Revisiting the Slopes Series - Skiing and Knees - Family Time
Here is a look back at the article I wrote for Fall-line Ski Magazine check them out at www.fall-line.com
This month the case study is a little different. It’s not about some tragedy or horrible injury on the ski slopes (or even in trying to get your oversized bags at Chambery airport!) This is a bit of a feel good story of someone who had always wanted to go skiing and just couldn’t because of the issues with their knees, but we got them there (after a lot of work!)
Let’s call this person Lottie (not their real name). Lottie had since about the age of 10 had issue with her knees. It started at school at PE and she had dislocating knee caps. This is not as uncommon as you think and can be linked to lots of different problems. Sometimes this happens after an injury where the knee cap is physically forced out of the groove it runs in and stretches all the structures holding it in. As these structures no longer function in helping to guide the knee cap, it can keep dislocating. For example, I have many patients who have been hit in a tackle playing rugby that dislocates their patella. The majority with some rest and physio get back to normal and have no further problems. A small proportion go on to recurrently dislocate. This traumatic type tend to be older.
Lottie however just happened without a specific injury. This is much more commonly found in young girls who are hypermobile (very stretchy, elastic ligaments and tendons), who have a family history of knee cap problems, have knock knees (valgus) and in toeing (internal rotation of the feet). All of these things Lottie had and worse. When we scanned her knees she had no groove at all for her knee cap to run in. Because of this even normal activities like running quickly for a train or getting to quickly up out of bed meant her knee caps dislocated, let alone skiing. She was desperate to live her life and jealous of her friends at university enjoying a ski holiday and having fun.
We set off on a year long course of multiple surgeries. First we had to do what’s called an de-rotation osteotomy to correct the amount her femurs (thigh bone) were turned in. This needed us to make a controlled break in the bone above her knee and turn her leg nearly 30 degrees. This was held with a special carbon fibre reinforced plate and screws in the bone. After another 2-3 months we went back in to complete the surgery. We had to make a new groove for her knee cap to be able to run in. This is complex surgery called a trochleoplasty. We had to open the knee to see the joint and create a whole new knee shape. This is done by removing bone under the smooth shiny cartilage and then pushing the surface above in to this to new shape and holding it there to heal. We also had to do a ligament reconstruction to re-create the structure stretched when the knee cap had dislocated in the past (medial patella-femoral ligaments). Finally, we had to take the attachment of her patellar (knee cap) tendon where it attaches on to the shin bone and move this to allow the knee cap in its new groove to run in a straight line. This is held down with 2 screws.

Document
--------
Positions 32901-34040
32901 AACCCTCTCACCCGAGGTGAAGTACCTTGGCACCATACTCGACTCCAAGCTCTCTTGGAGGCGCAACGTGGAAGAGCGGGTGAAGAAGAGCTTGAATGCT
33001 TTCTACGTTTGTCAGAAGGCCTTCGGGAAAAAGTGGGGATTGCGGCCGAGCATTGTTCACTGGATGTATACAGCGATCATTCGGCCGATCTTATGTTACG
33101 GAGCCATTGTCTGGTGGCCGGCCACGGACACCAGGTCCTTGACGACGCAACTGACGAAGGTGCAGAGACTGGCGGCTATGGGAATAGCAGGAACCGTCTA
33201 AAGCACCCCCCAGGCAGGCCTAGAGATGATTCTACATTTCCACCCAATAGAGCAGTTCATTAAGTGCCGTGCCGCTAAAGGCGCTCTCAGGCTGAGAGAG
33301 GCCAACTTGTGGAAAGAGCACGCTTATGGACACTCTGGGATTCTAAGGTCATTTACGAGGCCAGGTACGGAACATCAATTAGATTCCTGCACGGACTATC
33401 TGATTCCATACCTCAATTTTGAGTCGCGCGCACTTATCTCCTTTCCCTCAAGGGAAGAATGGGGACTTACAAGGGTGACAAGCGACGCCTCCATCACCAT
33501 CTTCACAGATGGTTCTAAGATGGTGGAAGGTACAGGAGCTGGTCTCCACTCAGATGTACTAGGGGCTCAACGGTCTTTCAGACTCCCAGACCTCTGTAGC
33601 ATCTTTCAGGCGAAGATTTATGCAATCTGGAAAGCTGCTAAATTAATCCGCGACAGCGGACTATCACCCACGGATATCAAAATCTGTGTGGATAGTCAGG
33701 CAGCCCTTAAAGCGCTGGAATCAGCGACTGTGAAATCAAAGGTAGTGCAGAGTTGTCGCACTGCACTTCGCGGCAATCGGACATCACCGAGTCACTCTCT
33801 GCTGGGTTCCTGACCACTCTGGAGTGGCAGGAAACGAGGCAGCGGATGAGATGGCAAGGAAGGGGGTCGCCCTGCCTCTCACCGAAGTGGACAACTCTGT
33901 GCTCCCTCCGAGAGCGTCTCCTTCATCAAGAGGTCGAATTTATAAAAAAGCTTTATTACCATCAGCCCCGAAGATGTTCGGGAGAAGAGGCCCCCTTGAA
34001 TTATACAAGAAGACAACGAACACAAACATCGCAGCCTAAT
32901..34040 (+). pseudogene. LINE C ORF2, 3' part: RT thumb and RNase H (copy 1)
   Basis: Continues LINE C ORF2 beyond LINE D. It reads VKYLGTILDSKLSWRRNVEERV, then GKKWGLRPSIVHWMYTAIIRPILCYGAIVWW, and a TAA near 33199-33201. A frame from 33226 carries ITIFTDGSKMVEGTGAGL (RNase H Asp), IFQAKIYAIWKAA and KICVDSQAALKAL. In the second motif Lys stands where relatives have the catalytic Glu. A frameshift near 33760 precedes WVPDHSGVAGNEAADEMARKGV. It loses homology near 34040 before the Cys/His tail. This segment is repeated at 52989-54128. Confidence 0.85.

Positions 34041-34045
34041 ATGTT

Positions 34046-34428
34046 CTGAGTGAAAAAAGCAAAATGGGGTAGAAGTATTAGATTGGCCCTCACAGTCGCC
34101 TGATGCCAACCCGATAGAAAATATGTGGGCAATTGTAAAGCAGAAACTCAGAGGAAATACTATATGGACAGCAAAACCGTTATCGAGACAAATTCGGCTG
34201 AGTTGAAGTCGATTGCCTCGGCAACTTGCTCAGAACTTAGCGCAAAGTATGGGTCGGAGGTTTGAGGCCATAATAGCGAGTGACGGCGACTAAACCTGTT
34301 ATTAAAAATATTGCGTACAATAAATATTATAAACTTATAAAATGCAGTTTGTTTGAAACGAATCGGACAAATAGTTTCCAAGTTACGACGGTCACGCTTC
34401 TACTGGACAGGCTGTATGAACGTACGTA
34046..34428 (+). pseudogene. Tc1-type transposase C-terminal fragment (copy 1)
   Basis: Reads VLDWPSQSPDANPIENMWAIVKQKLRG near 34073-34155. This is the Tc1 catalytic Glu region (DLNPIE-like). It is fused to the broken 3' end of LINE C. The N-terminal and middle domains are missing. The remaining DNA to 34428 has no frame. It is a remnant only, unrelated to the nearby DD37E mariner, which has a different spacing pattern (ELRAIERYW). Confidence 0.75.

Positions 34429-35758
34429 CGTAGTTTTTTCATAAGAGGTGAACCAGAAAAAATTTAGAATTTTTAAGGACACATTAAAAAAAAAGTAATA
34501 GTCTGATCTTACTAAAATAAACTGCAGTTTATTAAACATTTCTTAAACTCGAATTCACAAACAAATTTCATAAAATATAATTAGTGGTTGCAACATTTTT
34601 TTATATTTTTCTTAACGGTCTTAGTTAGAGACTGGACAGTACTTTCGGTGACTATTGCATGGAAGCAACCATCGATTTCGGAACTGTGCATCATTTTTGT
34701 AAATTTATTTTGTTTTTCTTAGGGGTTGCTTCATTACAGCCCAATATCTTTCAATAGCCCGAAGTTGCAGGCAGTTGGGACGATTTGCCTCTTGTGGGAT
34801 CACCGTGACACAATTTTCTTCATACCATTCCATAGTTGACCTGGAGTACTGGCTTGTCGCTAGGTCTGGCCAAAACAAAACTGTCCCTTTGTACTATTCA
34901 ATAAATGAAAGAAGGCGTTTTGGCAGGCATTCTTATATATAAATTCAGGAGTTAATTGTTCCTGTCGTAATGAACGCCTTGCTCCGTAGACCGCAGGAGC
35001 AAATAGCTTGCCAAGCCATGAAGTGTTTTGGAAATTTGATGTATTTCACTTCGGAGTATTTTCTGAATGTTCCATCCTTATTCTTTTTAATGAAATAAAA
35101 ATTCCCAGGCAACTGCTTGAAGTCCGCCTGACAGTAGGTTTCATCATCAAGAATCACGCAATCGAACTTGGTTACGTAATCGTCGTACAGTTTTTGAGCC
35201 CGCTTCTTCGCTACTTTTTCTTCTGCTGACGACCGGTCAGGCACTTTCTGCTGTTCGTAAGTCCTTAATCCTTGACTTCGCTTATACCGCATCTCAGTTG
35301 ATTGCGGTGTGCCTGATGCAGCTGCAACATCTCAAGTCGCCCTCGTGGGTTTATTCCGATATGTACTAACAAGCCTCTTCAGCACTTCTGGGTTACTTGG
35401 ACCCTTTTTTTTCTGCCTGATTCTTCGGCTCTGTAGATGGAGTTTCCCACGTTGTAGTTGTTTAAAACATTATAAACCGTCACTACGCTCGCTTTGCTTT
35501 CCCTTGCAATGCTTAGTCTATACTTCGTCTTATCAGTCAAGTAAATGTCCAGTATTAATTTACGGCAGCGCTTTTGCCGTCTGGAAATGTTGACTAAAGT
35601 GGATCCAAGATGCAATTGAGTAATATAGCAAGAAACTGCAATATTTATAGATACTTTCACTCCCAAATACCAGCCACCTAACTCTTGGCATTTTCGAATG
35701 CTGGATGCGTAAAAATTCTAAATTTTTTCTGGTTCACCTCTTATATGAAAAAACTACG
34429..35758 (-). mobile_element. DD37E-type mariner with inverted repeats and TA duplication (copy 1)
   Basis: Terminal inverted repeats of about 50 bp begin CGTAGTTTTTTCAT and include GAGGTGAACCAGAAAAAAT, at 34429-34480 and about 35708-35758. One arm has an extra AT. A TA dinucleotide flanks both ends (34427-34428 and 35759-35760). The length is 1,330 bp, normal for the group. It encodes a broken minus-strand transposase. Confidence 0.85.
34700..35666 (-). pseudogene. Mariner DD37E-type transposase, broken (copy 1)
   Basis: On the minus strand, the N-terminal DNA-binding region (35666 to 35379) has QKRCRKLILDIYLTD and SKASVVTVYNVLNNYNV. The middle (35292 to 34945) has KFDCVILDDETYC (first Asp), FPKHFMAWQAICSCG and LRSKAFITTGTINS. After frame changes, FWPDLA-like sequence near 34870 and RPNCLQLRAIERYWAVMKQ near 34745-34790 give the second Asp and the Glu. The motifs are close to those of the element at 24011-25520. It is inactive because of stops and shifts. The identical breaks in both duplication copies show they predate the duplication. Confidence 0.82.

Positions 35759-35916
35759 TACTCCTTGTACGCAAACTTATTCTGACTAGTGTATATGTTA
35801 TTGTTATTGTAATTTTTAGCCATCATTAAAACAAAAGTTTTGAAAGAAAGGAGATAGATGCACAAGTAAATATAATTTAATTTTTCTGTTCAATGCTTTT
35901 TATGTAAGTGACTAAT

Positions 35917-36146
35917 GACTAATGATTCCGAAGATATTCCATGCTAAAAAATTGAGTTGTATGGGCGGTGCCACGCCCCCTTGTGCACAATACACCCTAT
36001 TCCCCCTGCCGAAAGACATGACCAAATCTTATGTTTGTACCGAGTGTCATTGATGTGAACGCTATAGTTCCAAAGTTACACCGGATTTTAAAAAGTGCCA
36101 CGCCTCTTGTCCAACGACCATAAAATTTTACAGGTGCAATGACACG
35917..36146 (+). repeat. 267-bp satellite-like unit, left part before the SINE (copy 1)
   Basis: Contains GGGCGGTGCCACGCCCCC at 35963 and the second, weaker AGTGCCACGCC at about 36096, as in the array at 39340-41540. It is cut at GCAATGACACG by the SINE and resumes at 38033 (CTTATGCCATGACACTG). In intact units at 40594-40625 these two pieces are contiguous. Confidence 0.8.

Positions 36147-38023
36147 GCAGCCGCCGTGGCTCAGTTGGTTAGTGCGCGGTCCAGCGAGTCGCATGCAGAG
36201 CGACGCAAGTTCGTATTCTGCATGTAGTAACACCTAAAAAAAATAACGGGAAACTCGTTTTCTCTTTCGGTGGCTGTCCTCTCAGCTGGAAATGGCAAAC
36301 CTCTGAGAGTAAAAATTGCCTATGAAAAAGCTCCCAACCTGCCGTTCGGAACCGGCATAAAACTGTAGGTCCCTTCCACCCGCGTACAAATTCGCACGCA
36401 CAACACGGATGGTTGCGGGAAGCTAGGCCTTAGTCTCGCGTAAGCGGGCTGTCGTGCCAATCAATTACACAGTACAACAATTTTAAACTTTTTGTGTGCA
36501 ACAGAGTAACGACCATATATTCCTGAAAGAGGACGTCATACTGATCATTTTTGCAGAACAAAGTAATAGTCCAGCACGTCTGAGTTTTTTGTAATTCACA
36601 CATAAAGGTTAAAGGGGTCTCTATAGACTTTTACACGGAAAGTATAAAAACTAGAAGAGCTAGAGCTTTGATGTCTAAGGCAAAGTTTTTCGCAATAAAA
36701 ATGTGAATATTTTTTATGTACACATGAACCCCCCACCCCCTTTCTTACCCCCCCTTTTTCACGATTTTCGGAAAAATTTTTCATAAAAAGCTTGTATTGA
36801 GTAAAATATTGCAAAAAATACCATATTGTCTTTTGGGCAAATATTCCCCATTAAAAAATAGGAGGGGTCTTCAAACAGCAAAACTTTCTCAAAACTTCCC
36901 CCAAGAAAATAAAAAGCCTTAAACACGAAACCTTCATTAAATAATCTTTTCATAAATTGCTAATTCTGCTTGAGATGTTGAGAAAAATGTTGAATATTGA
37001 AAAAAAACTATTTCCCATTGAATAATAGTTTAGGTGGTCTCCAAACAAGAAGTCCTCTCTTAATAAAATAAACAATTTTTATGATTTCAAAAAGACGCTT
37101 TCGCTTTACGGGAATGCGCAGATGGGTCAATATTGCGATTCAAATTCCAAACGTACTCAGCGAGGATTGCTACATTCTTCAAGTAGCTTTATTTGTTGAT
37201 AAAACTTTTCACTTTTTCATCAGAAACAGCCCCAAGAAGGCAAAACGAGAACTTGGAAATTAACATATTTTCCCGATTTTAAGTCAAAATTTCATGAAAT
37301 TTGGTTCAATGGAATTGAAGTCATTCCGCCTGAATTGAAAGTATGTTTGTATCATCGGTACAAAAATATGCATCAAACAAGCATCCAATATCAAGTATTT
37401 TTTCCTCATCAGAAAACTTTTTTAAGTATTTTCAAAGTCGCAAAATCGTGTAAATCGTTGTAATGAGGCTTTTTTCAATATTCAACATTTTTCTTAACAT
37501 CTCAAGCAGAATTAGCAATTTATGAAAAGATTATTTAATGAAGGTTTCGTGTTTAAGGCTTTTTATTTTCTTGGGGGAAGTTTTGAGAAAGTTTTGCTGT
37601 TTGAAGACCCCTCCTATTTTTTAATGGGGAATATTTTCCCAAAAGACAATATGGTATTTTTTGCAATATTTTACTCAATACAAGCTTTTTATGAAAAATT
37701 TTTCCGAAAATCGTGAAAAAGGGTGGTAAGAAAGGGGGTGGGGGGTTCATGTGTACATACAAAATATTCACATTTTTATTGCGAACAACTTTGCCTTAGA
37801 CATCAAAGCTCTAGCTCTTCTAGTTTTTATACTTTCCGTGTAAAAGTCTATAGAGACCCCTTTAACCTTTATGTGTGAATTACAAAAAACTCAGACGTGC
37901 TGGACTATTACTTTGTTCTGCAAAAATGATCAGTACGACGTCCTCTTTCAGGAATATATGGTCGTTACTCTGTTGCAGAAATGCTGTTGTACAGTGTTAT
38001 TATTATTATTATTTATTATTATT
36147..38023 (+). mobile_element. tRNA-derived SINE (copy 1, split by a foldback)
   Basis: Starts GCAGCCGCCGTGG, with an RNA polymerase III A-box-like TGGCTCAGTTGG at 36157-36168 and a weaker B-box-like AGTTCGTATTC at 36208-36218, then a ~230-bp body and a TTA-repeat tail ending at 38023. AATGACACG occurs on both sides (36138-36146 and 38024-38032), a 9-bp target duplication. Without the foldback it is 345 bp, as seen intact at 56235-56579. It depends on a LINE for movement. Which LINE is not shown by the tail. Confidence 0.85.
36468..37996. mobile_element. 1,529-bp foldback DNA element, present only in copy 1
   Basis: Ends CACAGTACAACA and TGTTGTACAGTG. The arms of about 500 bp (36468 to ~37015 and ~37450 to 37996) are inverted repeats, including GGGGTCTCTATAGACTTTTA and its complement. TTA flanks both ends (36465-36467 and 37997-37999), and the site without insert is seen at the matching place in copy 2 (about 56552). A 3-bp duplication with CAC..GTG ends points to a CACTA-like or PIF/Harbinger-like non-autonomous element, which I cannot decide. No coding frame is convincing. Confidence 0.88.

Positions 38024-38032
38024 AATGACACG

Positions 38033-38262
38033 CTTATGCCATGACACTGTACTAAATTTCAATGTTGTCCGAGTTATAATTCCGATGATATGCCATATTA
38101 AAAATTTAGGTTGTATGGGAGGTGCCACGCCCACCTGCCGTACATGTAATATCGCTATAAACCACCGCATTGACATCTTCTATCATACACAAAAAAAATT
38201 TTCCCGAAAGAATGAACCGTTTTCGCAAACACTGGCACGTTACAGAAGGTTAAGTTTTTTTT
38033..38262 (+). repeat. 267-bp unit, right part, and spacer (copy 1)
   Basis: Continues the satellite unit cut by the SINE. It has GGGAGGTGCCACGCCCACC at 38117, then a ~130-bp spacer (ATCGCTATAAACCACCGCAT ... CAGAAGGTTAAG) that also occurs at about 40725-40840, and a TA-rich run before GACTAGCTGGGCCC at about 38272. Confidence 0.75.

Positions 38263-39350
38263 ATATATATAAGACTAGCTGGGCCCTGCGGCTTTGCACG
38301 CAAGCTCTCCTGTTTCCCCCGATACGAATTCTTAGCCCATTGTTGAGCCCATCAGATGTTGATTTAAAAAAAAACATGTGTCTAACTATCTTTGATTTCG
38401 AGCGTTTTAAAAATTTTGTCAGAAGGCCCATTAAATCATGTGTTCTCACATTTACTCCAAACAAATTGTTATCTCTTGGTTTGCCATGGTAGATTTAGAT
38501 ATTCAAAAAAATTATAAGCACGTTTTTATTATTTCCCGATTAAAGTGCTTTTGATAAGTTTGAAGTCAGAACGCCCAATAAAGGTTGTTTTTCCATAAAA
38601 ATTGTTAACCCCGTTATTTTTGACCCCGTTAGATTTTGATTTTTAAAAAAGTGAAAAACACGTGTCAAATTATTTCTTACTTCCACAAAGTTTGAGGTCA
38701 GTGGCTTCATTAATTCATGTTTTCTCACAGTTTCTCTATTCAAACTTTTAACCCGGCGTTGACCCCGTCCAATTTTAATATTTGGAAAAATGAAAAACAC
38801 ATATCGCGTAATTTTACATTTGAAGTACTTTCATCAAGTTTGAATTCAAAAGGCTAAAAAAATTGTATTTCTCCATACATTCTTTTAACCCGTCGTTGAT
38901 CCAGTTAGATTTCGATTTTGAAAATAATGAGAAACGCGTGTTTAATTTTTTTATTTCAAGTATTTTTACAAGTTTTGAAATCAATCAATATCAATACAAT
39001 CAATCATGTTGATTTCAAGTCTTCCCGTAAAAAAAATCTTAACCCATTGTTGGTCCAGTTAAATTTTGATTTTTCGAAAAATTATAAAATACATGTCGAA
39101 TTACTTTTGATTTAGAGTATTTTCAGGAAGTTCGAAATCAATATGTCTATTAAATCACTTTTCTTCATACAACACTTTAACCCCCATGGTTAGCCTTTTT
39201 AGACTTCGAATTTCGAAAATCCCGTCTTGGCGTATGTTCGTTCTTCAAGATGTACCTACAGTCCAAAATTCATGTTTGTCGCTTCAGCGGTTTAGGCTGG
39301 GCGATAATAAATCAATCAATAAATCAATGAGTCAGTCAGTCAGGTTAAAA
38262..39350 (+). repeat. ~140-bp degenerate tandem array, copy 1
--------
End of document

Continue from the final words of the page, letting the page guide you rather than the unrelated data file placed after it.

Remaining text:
Although a 2-hour complex surgery, Lottie brushed this off with surprising ease. On returning to clinic in 2 months after, she was doing amazingly well. Her wounds had all healed and her knee bending well and her knee cap nice and stable and moving normally. No more dislocations, no more thinking about how to move. Although a long process, the results have been amazing and make doing my job worthwhile to see such amazingly motivated and resilient people make such incredible recoveries.
After a year from our first surgery and after lots of hard work and physio, Lottie finally went on her first ski holiday. Sending me pictures of her snow plowing down her first blue. Something she though would never be possible. Well done Lottie.